ERIC Number: ED041095
Record Type: RIE
Publication Date: 1970-Jul
Reference Count: 0
An Evaluation of a High School Tutorial Program.
Hogan, Robert T.; Horsfall, Robert B.
This study is an evaluation of a summer tutorial program designed to encourage inner city secondary school students to complete high school in a manner such that their chances of entering college would be maximized. The subjects in the tutorial group were forty 16 year-old boys. The control group comprised 28 high school boys closely resembling the tutorial sample. The program emphasized reading and mathematics, with some attention given to art and physical education. School related attitudes of the two groups were measured with a semantic differential devised specifically for this study. Analysis of the data revealed that: (1) in the last three years of school, there was essentially no difference in the scholastic achievement of the two groups tested; (2) at the end of the program (senior year in high school) the tutorial group's school related attitudes were significantly more positive than those of the control group; (3) for the tutorial group, positive attitudes toward school were not significantly related to intelligence; and, (4) after high school, 82 percent of the tutorial group and 18 perecent of the control group began college. The findings are considered to suggest that attitudinal side effects of educational enrichment programs may have a discernible effect on subsequent striving. (RJ)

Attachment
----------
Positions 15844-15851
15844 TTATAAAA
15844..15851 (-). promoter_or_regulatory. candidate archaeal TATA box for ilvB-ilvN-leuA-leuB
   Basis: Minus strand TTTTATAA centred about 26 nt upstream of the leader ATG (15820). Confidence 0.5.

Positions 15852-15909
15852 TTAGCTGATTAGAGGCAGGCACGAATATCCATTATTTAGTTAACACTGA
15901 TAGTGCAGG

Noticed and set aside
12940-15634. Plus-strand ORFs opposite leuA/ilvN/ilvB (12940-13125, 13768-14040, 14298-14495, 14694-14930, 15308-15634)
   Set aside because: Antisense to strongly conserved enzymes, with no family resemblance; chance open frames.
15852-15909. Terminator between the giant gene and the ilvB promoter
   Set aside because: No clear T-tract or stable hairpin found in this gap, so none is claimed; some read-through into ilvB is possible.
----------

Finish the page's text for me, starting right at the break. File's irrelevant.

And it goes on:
Descriptors: Academic Achievement, Attitude Measures, College Admission, Control Groups, Data Analysis, Disadvantaged Youth, Enrichment Activities, Intelligence, Mathematics Instruction, Program Effectiveness, Program Evaluation, Reading Instruction, Secondary School Students, Student Attitudes, Student Motivation, Summer Programs, Tutorial Programs
Publication Type: N/A
Education Level: N/A
Sponsor: Office of Education (DHEW), Washington, DC. Bureau of Research.
Authoring Institution: Johns Hopkins Univ., Baltimore, MD. Center for the Study of Social Organization of Schools.